At the end of the boat ride, the Pope went to the Cologne Cathedral. There, in Northern Europe’s largest Gothic Cathedral, he prayed before the relics of the magi. In fact and in legend, they lead us to love and worship the Lord. While the Pope was addressing the crowds in Roncalli square, our boats made the trip back to their landing points. Two bus rides later, we were left 1.5 kilometers from our hotel at 9 p.m. The bishops, somewhat exhausted, hoofed across the bridge and back to our hotel. There I met two adults from our pilgrim group. I went with them by tram to meet our young people at their hotel, as I did every night for prayer and a talk. Tired, hungry and eager to rest, I was awakened by the undaunted spirit and energy of our young people. How blessed we are in our young people.
Early Saturday morning, our young people began their flight from the city. To Marienfeld, 20 kilometers away. Some left as early as 7 a.m. They took public transportation. But the last 6 kilometers, they had to walk. They made sure that they arrived in time to claim their place on the wet grass and to wait for the Vigil with the Pope. By the time the Pope came in the evening, 800,000 young people were waiting. Long hours, but no time wasted. They talked and laughed and danced and sang. They prayed and became still and silent. Real conversations with each other and God. Sharing. Openness to others. All this happens when the routine is broken, when space is created. Closer to each other, much closer to God.
The Pope offered the young the challenge to make a difference in our world. He said, “
The Magi from the East are just the first in a long procession of men and women who have constantly tried to gaze upon God's star in their lives, going in search of the God who has drawn close to us and shows us the way…The saints… are the true reformers. Now I want to express this in an even more radical way: only from the saints, only from God does true revolution come, the definitive way to change the world.”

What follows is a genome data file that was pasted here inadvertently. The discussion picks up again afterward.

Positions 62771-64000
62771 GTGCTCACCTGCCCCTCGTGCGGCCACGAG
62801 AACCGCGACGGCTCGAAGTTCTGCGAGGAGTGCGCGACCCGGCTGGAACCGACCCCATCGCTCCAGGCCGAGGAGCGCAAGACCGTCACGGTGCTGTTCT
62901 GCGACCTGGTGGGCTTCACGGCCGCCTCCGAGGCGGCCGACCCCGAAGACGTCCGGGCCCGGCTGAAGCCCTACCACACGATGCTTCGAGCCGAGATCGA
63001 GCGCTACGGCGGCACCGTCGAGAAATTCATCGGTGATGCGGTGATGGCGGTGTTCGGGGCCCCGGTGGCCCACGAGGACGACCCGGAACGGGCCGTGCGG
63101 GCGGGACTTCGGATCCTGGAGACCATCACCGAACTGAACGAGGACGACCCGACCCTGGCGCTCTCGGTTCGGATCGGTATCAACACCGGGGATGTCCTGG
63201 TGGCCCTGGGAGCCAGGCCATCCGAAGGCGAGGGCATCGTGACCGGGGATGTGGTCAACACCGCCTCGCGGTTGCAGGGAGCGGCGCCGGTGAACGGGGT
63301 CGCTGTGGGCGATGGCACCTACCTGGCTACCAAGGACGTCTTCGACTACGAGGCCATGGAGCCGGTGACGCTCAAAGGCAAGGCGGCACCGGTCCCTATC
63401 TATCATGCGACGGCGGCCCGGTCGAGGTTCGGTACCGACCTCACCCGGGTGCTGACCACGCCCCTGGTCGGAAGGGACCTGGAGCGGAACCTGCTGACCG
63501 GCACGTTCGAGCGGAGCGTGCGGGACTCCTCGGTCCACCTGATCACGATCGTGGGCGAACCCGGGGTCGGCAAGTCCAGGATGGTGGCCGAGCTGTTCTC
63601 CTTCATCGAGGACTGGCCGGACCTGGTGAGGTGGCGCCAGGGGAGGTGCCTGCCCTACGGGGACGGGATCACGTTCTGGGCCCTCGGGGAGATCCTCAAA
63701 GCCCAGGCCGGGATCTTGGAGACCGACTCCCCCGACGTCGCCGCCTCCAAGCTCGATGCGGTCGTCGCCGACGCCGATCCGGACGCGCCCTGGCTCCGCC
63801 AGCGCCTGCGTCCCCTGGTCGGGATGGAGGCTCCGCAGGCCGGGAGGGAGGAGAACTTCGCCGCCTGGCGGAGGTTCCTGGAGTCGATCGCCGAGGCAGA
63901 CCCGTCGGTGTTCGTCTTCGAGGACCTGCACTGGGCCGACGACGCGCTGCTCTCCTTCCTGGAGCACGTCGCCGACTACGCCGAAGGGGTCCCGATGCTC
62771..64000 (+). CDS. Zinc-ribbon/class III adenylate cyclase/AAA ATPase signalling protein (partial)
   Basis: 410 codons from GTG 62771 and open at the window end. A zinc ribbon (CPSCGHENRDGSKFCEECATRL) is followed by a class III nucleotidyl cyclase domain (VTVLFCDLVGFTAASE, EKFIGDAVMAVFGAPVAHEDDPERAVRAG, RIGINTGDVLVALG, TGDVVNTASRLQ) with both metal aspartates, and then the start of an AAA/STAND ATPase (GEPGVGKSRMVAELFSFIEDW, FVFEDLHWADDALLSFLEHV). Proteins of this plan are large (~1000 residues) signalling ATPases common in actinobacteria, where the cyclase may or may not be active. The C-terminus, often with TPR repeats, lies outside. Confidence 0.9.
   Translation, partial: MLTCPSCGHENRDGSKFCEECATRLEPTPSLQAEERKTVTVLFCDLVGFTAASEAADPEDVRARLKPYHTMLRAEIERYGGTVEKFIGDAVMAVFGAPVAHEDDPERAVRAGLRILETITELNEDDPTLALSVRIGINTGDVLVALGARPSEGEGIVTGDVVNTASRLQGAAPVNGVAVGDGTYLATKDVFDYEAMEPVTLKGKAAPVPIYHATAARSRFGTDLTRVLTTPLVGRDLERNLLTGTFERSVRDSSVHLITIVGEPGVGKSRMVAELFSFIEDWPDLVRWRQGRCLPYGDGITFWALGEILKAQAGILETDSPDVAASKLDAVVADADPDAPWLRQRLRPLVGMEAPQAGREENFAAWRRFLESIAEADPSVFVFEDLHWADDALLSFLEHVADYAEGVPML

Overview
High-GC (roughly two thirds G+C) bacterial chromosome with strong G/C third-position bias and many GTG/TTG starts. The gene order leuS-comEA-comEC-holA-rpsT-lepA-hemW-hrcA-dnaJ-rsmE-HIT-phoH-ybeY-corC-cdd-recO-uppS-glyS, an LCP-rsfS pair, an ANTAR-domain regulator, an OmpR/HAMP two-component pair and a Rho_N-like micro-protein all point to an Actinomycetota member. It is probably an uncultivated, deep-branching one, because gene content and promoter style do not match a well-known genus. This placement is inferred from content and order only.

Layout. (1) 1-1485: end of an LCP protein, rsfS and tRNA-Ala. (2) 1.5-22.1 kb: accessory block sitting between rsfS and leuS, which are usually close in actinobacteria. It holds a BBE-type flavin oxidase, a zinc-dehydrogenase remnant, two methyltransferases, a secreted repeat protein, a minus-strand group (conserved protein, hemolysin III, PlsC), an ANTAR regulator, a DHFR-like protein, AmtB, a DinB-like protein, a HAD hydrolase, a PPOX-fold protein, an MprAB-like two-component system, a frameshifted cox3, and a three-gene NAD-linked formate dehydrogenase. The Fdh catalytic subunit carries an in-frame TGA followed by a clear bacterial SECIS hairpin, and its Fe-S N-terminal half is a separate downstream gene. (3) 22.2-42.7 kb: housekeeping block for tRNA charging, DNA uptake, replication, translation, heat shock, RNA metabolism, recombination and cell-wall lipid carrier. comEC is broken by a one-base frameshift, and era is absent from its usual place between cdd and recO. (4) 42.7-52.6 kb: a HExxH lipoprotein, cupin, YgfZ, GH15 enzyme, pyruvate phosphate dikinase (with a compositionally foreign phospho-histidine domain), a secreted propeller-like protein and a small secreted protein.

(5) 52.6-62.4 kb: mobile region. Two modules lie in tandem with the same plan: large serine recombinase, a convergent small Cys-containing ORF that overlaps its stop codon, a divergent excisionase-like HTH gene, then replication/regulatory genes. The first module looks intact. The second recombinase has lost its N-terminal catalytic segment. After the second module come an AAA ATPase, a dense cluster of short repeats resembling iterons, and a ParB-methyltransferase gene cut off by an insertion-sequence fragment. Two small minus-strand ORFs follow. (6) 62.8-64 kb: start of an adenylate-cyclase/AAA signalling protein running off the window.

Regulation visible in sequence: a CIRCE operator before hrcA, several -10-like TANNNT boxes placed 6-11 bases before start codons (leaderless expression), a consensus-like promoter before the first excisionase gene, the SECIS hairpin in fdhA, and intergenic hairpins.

On Sunday morning, the numbers swelled to over a million. Over 4,000 bishops and priests joined with the young in the celebration of the Eucharist. The Holy Father’s serene and calm presence helped us place ourselves in God’s presence. And the place was transformed. The Pope addressed the world’s desire to be other than it is. He reminded us of the centrality of the Eucharist as God’s way to transform the world. He said, “
Here now is the central act of transformation that alone can truly renew the world: violence is transformed into love, and death into life…
By making the bread into his Body and the wine into his Blood, [Jesus] anticipates his death, he accepts it in his heart, and he transforms it into an action of love. What on the outside is simply brutal violence - the Crucifixion - from within becomes an act of total self-giving love. This is the substantial transformation which was accomplished at the Last Supper and was destined to set in motion a series of transformations leading ultimately to the transformation of the world when God will be all in all (cf. I Cor 15:28).”
The Mass ended. Slowly the crowds dispersed. A renewed sense of the need for holiness and the importance of Eucharist, especially on the Lord’s Day, followed the young people on their return home. The street sweepers cleaned the field and the city. And the crowds were gone. But not the legacy. From August 16-21, the ancient city of Cologne had become the youngest city in the world. And more than that—a new star for those who, like the magi, seek the Lord.